The Survey – Personal Injury
We randomly went to 100 personal injury websites and looked at the homepage, “About Us,” or any videos on the website. When we found any portion or segment that said “What makes us different,” “What makes us unique,” “Why us?” or anything of that nature, we tallied the reasons that were given. This is what it looked like (some firms provided multiple reasons included here):
- Experienced: 59
- Award-winning lawyer: 32
- Recovered lots of money: 29
- Results-driven: 28
- Hiring the best: 18 (awfully subjective and Bar-rule teetering, huh?)
- Attorney availability: 18
- Clients trust us: 12
- You don’t pay unless we win: 9
There was one each of a “father-son duo” and a “former marine.” Considering all PI firms work on contingency, by default “you don’t pay unless we win” is not only universal, it’s certainly not different.
The Survey – Criminal Defense
Though different from Personal Injury, Criminal Defense was still marginal. The breakdown looked like the following after going through 100 criminal defense law firm websites:
- Experienced: 53
- Results-driven: 41
- Award-winning lawyer: 34
- Clients trust us: 21
- Local: 15
- Hiring the Best: 11
- Diversity: 6
- Dedicated: 5
A few even mentioned pro bono services. Probably a surefire way to get many leads quickly.
Honorable mentions were:
- Straight talking and practical problem solving (I like this one)
- Deep understanding of your issues
Do these differentiators look familiar? Are there really only seven different “uniques” that are available to PI firms, and is it alarming that these consistently fall under sections specifically titled “What makes us different?” Is it any surprise that the largest injury law firm in the country has also positioned itself as the most differentiated and unique?
Turns Out That You Actually Are Different
Once you realize you’re using the same reasoning as every other firm in your city, there’s a bit of effort that goes into figuring out what truly makes you different. Maybe you did work on the insurance side for a while. Maybe you have Spanish-speaking staff that can really represent a significant audience in your community. Maybe you’re completely women-owned, minority-owned, or veteran-owned. We’re getting more unique here.
I can’t stress the importance of innovation enough to not only workshop the differentiators you possess but the differentiators that you will eventually create. Innovation will not only revitalize how you perceive your firm and your place in the community, but your clients and future clients will benefit from it.
In Frans Johansson’s breakthrough book The Medici Effect, there are many ways you can combine ideas together to either bring true differentiators to light, or put you well on your way to creating groundbreaking new ones.
There are some exercises such as this favorite – literally proposing the opposite approach to how you do things (for example, being a criminal defense lawyer and preparing a client to defend themselves in court instead of you. Of course, you’d never actually do this, but these thought processes spur other thoughts that eventually reach something rational).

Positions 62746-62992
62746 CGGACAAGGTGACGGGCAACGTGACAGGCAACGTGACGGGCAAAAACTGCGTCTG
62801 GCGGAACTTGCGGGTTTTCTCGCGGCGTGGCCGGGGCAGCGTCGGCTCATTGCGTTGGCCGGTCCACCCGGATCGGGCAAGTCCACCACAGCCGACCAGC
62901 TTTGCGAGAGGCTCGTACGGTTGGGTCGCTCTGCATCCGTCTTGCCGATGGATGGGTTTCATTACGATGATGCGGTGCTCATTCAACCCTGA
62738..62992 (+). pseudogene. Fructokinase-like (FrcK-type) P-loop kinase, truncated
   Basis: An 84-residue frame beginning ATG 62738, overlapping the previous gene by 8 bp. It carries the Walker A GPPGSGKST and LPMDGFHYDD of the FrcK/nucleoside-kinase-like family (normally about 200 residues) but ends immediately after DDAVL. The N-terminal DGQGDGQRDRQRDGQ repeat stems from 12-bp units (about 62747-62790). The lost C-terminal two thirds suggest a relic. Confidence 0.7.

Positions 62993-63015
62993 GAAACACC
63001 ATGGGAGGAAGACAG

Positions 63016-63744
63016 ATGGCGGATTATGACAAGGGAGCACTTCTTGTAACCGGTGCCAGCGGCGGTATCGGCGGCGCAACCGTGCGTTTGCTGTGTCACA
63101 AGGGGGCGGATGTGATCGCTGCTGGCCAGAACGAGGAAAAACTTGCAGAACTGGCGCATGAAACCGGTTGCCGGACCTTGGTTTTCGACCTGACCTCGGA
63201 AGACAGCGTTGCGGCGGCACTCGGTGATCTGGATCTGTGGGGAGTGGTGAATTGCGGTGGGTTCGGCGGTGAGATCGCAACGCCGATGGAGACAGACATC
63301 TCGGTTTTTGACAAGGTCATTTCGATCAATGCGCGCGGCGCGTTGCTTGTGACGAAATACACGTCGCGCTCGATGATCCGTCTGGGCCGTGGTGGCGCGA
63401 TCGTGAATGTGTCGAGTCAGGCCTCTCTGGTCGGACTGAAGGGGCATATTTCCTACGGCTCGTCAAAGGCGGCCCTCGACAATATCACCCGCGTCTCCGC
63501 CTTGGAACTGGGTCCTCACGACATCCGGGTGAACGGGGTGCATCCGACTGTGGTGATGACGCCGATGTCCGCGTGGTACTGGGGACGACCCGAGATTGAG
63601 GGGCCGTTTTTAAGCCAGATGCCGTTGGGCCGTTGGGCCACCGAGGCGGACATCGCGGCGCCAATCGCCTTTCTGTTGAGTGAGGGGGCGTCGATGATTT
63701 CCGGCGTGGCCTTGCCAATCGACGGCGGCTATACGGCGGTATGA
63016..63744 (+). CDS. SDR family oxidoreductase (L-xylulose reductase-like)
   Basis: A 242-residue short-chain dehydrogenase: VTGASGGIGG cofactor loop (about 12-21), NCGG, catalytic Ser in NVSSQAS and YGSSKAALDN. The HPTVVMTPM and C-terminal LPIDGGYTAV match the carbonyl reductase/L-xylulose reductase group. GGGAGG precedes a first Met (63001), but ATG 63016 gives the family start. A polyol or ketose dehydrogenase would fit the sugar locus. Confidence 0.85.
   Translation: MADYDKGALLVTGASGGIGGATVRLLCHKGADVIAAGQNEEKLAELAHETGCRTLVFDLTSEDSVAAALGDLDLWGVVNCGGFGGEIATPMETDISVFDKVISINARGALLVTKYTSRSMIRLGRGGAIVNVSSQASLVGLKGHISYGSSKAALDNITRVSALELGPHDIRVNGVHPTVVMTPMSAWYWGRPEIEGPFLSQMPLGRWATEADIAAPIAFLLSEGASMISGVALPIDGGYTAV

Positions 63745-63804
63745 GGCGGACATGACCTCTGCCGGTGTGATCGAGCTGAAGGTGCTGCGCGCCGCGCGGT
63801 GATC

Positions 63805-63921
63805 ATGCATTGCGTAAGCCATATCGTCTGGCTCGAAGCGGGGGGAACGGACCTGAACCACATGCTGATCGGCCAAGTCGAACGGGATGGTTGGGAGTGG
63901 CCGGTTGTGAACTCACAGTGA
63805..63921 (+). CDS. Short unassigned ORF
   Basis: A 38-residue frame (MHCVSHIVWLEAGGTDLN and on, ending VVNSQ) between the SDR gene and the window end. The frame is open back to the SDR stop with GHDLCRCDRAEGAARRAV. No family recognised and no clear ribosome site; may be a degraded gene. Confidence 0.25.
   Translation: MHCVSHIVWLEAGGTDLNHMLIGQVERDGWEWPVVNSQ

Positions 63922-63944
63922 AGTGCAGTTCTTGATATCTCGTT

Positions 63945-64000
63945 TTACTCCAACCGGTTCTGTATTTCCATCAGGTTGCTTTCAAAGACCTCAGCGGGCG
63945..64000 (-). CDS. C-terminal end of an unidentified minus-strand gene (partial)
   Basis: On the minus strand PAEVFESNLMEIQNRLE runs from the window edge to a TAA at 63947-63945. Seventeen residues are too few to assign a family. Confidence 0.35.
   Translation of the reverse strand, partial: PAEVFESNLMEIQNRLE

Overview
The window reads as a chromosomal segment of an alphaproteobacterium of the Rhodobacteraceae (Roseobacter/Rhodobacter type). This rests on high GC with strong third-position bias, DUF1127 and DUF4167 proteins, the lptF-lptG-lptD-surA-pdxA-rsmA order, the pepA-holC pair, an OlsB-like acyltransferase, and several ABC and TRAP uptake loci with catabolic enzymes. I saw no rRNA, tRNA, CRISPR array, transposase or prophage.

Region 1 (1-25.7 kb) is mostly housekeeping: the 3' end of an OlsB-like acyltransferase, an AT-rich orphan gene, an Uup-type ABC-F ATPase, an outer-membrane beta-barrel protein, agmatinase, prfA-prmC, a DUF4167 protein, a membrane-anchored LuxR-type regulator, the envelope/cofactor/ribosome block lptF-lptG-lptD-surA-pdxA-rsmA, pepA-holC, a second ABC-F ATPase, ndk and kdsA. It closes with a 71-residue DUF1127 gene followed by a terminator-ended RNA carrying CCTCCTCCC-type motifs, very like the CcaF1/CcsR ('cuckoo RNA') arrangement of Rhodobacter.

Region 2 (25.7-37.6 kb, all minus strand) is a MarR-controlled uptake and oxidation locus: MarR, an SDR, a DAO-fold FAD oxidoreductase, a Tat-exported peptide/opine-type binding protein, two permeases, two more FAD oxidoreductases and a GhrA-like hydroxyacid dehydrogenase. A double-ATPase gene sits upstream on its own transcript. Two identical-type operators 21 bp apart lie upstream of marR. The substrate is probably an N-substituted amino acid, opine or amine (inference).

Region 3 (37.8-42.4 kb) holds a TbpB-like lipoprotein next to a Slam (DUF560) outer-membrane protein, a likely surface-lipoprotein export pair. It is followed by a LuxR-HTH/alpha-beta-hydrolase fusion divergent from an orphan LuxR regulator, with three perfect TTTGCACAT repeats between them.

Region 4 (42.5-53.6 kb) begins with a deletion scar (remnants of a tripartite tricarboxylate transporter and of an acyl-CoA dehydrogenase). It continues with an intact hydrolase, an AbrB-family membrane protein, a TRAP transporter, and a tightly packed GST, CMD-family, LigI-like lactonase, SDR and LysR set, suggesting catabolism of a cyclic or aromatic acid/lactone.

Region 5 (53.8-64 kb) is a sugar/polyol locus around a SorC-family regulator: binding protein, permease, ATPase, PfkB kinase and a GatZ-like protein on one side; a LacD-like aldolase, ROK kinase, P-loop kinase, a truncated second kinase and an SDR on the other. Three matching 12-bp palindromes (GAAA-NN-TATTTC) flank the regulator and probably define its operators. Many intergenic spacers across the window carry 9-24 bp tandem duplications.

During the whole process of writing this, I had my own thoughts for MMM differentiators. I know that our agency, including myself, has 4 former in-house employees of law firms, which is already 4 more than most other agencies in the legal space I know.
But what would make us really stand out? If every one of our employees has worked in a law firm at some point in their lives. Literally no other legal marketing agency could say that. And how do you get that to happen? By perhaps, also owning a law firm in states where non-lawyers can potentially own/operate such as UT and AZ. And then the law firm potentially has a training program for the MMM team….you see where I’m going.
Don’t Let Your Differentiators Stop Short
Take experience – that could be construed a million ways, but it’s also important to explain the why it is important. Take a conversation I’ve had with lawyers years ago:
Lawyer: Well, I’m different because I am board certified.
Me: Great. Why is that important for your average client?
Lawyer: Because only about 1% of lawyers in the state are board certified.
Me: Please refer to the previous questions again…
It is too often that we don’t follow through the the additional steps that connect the dots and complete the notion of why this difference makes the difference.
40 years of experience…enables us to have seen literally hundreds if not thousands of scenarios and circumstances….to better prepare us to be able to handle anything that’s thrown at us.
We are available afterhours and on weekends…because you’re going through an extremely tough situation in your life, and our hours work around your life, not ours…giving you the peace of mind we have your back when it isn’t always convenient for us.
The MM concept has fundamentally pigeonholed thousands of lawyers around this country without them knowing. I could be oblivious to the trend in “small firm, big results” positioning I’ve seen and heard so often over the past several years, but I don’t think so. I’ve still been in this arena for over a decade. Carve out your own uniques by fulfilling your current differentiators and getting creative and even bold with a few new ones.
For more information about how to truly stand out in the crowded legal space, schedule a free consultation with the legal marketing experts at Market My Market by completing our contact form today.